Category: topSource: zacksDec 6th, 2021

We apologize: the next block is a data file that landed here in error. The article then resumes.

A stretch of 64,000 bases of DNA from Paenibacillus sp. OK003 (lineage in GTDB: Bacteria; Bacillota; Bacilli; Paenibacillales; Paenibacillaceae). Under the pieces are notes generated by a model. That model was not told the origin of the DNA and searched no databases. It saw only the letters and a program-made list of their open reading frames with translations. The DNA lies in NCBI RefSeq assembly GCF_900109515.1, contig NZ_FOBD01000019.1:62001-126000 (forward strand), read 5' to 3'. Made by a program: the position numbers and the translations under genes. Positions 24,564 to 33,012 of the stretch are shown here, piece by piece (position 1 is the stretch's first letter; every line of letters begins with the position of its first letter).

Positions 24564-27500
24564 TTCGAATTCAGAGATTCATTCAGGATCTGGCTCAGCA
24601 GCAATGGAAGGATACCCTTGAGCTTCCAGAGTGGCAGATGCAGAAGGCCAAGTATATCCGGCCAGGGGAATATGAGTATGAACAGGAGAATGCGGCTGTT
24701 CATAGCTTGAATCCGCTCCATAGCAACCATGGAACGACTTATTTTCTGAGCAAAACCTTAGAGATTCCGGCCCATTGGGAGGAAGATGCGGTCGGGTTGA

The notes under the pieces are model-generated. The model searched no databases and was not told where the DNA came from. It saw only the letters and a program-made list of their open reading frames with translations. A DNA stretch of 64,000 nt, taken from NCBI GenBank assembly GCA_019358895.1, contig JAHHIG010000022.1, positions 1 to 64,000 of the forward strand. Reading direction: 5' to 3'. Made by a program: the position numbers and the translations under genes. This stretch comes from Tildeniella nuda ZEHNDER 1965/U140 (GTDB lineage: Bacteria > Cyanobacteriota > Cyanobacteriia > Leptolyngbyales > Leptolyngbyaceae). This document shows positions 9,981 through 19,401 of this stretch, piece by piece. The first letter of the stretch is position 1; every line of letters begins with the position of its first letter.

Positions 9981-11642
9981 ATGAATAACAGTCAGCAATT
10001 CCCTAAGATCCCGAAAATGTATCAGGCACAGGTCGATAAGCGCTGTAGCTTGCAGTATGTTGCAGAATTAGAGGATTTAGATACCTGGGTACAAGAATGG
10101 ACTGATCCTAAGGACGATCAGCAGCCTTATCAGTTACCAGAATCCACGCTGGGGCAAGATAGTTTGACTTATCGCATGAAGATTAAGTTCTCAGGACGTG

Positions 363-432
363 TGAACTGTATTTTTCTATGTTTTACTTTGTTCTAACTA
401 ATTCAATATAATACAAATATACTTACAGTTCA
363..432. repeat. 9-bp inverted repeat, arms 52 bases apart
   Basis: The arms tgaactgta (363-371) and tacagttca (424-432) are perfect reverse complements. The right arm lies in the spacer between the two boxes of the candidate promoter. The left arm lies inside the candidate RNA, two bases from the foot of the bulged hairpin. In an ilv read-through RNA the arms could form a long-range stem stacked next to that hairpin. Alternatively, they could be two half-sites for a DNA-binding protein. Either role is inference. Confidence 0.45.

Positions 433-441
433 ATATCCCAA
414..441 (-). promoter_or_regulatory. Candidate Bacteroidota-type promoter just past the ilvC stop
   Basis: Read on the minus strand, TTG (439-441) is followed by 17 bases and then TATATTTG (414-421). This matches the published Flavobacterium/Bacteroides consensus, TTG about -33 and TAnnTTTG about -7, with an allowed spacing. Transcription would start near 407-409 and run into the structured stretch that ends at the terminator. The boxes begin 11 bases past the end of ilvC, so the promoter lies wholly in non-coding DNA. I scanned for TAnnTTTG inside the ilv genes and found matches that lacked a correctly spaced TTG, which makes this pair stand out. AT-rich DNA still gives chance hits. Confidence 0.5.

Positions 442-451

Jeff Bezos donates over $400 million to help save the planet he blasted off from just months ago